All-Time UH Team: Las Vegas
We posted an article giving a few UH legends 2K ratings last Friday to celebrate the release of NBA 2K20. We’re going to keep the momentum going this week by releasing our own version of All-Time Teams, just like 2K has in this year’s game. I reached out to multiple UH staff members in multiple regions to get their picks for an all-time starting five in their respective region. The one caveat is a player has to have played 100 career games to be considered. We start with Las Vegas, which was submitted by Summerlin League Coordinator, L.C. Comine.
There’s really no other place to start with an all-time Vegas team other than with the first-ballot Hall of Famer. Skinkis has been playing in Las Vegas almost as long as anyone, as he is one of only five players in Las Vegas history to play in over 400 games. He’s made the most of his 418 games, averaging 17.6/10.3/8.4 and winning 14 championships, tied for the second-most in Vegas history.
Skinkis runs the point on this team and is more than willing to score zero points per game if needed, considering the other elite scorers that will make up this roster. His combination of unselfishness, court vision and athleticism make him the perfect player to orchestrate a run-and-gun type of team.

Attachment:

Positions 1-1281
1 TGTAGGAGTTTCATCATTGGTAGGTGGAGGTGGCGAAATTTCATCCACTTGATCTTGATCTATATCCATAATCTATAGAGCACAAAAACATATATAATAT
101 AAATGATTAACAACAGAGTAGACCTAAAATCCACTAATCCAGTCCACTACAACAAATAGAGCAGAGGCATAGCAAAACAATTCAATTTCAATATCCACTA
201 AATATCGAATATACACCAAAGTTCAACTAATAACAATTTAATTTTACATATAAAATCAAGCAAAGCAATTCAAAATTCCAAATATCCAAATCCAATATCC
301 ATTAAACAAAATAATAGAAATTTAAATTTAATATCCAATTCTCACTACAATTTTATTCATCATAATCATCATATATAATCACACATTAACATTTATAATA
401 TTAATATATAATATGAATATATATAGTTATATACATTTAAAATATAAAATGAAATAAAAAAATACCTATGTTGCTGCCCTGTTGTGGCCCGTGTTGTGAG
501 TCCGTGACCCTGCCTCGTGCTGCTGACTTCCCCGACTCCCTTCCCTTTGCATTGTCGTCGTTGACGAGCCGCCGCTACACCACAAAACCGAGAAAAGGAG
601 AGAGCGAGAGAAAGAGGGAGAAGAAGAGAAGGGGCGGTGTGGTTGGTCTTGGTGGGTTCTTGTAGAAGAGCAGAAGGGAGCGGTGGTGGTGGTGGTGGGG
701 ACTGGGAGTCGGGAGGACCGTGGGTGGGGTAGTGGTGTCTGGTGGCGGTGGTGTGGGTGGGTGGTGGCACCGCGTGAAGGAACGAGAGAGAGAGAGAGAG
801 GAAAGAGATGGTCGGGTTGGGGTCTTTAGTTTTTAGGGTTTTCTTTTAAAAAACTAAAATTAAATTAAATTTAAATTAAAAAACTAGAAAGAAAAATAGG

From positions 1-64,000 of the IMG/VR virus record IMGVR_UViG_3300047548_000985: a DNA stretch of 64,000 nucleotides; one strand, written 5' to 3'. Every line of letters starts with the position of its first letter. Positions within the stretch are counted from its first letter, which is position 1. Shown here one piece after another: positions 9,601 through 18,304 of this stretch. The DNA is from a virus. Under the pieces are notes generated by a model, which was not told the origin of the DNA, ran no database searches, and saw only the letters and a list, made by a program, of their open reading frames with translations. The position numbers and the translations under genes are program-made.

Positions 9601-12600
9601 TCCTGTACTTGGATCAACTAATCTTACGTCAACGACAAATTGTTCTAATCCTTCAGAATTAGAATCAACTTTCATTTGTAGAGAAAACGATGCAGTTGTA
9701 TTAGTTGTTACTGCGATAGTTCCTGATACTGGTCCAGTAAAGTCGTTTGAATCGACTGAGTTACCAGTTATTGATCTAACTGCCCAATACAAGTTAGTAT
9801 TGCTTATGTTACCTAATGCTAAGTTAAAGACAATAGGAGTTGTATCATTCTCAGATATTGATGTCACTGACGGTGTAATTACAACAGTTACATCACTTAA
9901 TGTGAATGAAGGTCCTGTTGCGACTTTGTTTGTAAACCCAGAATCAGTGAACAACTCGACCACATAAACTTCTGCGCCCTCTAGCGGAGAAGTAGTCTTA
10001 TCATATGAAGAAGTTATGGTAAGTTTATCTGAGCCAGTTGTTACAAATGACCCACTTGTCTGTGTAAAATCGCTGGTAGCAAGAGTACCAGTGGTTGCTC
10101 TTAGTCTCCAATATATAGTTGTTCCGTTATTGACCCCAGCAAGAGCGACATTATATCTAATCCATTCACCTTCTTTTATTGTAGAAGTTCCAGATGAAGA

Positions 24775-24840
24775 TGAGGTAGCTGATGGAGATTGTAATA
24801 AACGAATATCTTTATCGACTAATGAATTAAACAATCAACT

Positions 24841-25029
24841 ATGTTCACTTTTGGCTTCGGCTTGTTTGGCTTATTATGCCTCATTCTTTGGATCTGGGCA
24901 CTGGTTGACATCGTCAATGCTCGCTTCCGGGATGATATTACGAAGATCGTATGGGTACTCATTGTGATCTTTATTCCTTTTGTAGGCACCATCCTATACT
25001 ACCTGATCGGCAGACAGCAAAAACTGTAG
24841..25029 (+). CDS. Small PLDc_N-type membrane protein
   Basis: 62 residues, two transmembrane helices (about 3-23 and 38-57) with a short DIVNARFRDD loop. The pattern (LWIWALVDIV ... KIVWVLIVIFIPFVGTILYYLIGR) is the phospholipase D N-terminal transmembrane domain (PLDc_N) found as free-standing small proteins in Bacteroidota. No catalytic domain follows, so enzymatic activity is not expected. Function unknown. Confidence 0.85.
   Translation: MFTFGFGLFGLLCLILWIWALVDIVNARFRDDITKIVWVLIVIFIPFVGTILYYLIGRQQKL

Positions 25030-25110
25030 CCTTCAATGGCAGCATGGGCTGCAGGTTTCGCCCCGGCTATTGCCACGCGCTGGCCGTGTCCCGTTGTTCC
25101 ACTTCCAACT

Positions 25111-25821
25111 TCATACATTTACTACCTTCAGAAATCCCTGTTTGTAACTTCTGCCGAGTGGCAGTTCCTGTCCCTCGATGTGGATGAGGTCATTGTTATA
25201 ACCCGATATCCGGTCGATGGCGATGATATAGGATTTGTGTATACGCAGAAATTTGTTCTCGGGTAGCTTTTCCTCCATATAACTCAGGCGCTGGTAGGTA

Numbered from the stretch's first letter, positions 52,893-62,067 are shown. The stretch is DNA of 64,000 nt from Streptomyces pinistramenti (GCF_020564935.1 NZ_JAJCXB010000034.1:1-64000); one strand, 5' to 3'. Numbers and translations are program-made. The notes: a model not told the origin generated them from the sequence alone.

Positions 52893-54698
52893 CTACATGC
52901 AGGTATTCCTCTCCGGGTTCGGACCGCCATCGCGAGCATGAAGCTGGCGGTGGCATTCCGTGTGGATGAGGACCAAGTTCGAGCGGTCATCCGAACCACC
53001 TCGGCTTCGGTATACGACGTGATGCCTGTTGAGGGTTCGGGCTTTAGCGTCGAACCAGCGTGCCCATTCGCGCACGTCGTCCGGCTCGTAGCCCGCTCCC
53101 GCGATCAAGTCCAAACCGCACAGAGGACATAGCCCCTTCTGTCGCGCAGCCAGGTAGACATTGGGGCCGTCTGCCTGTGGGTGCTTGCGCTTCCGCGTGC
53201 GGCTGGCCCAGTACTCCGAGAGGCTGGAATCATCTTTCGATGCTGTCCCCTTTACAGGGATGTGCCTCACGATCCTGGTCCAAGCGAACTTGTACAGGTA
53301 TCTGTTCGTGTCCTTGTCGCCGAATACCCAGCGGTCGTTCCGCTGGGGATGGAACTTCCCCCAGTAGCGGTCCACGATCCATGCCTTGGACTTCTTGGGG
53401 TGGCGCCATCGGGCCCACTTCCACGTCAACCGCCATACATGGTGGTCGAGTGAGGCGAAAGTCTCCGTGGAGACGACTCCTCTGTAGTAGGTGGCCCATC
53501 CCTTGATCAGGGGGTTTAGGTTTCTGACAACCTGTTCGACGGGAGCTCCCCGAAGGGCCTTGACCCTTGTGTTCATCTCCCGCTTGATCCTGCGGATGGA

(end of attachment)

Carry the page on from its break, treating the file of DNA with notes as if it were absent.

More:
Hale is the other Vegas player that has 14 championships, with seven of those while he was playing with Skinkis. They have played many seasons together in Summerlin with the Villains and have had consistent success as teammates in Vegas leagues and at national tournaments. Hale is the perfect running partner in the backcourt with Skinkis, as he’s more than willing to leak out in transition, spot-up in the corner and burry open 3s. He’s shot 45% from deep in his UH career, and a lot of those made 3s have been assisted by Skinkis.
When Hale isn’t running in the Summerlin Open League, he’s dominating the Green Valley Vet League, where he’s been arguably the best vet player in Vegas history. In 115 career vet games, he’s averaged 26.9/6.9/7 with shooting splits of 46/43/79. He’s won five vet league titles and he also holds the vet league record of 100 points in a single game.
Cannon is just eligible for this team, as he’s played in 106 career games. You could argue that there’s more deserving players with more impressive resumes over multiple years, but Cannon has made the most with the 106 games he’s played in. Since making his UH debut in the Fall of 2016, he’s been arguably the best player in UH Vegas. He’s averaged 29.6/8/7.1 with shooting splits of 60/43/81 in 98 open league games and eight national tournament games.
In his 98 Summerlin Open League games, he has a 71-27 record with three championships. His dominance with BTE has been on full display since the Summer 2018 season, where BTE has gone 40-2 with three championships, one loss coming in a championship game and a current 5-0 record this season in games he’s played. That’s an impressive enough resume to make an all-time team with only 106 games played.